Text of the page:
ADVANCE infectious diseases pharmacy through collaboration, research and education and LEAD antimicrobial stewardship to OPTIMIZE the care of patients with infections in every practice setting

SIDP advocates a One Health approach to antimicrobial stewardship initiatives. A One Health approach recognizes the interconnection between people, animals, plants, and the environment. This approach encompasses many issues such as anticipating, preventing, and controlling diseases that spread between humans and animals, preventing and addressing  antimicrobial resistance, and improving food safety.

What is One Health?

One Health is an approach that recognizes health is interconnected between people, animals, plants, and their shared environment.

The CDC defines One Health as a "collaborative, multisectoral, and transdisciplinary approach-working at the local, regional,  national, and global levels-with the goal of achieving optimal health outcomes recognizing the interconnection between people, animals, plants, and their shared environment."

Why is One Health important?

60% of pathogens (or germs)      that cause disease in humans    originate from animals

  • An increasing number of people in close contact with 

    both domestic and wild animals can lead to more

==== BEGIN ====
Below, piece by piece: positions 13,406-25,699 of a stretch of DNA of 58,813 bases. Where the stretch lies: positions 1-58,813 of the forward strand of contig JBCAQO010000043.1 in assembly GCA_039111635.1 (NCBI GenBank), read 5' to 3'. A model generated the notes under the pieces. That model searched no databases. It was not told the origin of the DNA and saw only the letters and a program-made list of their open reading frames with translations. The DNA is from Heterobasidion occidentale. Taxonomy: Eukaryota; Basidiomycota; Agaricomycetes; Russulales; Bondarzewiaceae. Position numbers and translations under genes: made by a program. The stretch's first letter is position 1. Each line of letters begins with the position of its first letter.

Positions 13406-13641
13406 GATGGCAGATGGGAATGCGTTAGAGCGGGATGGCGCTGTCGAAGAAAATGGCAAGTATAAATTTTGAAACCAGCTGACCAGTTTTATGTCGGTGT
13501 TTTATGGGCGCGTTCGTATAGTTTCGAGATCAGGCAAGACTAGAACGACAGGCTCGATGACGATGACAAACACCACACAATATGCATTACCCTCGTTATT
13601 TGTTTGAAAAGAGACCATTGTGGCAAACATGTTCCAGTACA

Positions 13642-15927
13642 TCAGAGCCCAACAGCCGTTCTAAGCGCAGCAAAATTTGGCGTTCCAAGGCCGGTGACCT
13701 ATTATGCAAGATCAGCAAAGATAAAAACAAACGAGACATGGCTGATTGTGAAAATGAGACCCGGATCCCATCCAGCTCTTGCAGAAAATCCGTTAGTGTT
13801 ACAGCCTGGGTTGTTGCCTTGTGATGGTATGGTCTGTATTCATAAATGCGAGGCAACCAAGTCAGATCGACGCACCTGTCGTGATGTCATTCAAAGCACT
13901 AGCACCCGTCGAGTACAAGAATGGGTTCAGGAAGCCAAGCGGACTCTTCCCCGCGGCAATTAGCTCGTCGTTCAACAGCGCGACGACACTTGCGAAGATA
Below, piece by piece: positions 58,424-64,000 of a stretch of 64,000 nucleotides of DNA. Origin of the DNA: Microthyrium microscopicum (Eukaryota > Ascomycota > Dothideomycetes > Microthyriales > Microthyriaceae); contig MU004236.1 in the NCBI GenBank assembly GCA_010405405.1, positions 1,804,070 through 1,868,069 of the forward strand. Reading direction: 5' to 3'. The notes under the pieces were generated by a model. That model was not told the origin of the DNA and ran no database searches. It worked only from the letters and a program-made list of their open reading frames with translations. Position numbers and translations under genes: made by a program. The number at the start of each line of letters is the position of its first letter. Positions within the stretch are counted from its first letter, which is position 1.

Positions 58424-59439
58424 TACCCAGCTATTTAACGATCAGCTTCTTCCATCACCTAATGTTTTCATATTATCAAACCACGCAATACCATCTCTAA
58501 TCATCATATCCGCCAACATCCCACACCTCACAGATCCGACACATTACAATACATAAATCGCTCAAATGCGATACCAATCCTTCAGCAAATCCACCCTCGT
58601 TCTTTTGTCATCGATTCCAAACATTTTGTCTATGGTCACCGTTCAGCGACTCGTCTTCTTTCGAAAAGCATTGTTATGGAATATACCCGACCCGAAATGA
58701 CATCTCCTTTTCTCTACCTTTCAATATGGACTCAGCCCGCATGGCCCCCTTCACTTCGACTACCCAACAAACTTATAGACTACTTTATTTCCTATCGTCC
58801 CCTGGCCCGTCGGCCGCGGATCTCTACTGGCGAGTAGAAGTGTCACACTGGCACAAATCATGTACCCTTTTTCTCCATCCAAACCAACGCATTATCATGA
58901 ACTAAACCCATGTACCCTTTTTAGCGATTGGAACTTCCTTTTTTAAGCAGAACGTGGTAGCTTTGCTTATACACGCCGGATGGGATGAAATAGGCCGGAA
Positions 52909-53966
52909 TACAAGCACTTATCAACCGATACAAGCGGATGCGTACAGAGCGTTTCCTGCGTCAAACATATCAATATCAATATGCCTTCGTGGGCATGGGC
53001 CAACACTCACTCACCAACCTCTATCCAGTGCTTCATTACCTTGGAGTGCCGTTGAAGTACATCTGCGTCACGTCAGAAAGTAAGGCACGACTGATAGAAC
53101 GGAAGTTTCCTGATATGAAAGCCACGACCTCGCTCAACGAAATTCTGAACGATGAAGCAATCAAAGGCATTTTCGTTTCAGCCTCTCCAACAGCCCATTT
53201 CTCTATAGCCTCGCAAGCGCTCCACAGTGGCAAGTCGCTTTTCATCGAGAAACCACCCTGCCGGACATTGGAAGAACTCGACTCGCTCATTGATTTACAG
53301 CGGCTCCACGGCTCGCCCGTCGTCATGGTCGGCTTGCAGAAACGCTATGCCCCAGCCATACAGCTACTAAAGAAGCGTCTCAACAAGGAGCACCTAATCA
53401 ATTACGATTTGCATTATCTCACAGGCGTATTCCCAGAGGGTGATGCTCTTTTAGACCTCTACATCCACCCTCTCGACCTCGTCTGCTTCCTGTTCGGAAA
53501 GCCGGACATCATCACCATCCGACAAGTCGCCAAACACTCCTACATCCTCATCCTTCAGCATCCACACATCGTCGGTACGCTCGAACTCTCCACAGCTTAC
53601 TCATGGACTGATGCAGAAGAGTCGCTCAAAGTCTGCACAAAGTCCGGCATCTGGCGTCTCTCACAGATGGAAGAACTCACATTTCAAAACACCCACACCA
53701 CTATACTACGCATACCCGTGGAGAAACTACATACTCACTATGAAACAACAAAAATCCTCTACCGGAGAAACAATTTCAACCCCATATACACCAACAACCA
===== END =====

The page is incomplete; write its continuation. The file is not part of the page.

diseases passed between animals and people

250,000 additional deaths  per year expected from climate change between 2030 and 2050

  • Climate change and changes in land use can disrupt 

    environments and lead to more disease in animals

    71% of U.S. adults have traveled abroad at some point in their lives, which increases the risk of exposure to infectious pathogens

    • Increased movement of people, animals, and animal 
        products via international travel and trade can lead 

        to a rapid spread of diseases around the world

    What are common One Health issues?

    Common One Health issues include:

    • Zoonotic diseases - Diseases that spread between animals and people
    • Vector-borne diseases - Diseases that are transmitted to humans and other animals by blood-feeding arthropods, such as mosquitoes, ticks, and fleas
    • Antimicrobial resistance - Antimicrobial-resistant pathogens can quickly spread between the environment, animals, and people making it harder to treat certain infections
    • Food safety and security - Diseases and pests in plants and animals used for food can threaten people, livelihoods, and economies
    • Environmental contamination - Contamination of water can make people and animals sick
    • Climate change - Disruptions in the environment, such as deforestation, can result in diseases passing to animals

    The Foundation of One Health

    Amongst professionals in:

    • Human health (e.g., physicians, nurses, pharmacists, public health practitioners, epidemiologists)
    • Animal health (e.g., veterinarians, agricultural workers)
    • Environmental health (e.g., ecologists, wildlife experts)
    • Others

    Goals of a One Health Approach

    According to the CDC, the One Health approach can:

    • Prevent outbreaks of zoonotic disease in animals and people
    • Improve food safety and security
    • Reduce antimicrobial-resistant infections and improve human and animal health
    • Protect global health security
    • Protect biodiversity and conservation

    Educational Materials

    SIDP One Health Education Handouts

           One Health Overview for Patients


    One Health Overview for Providers



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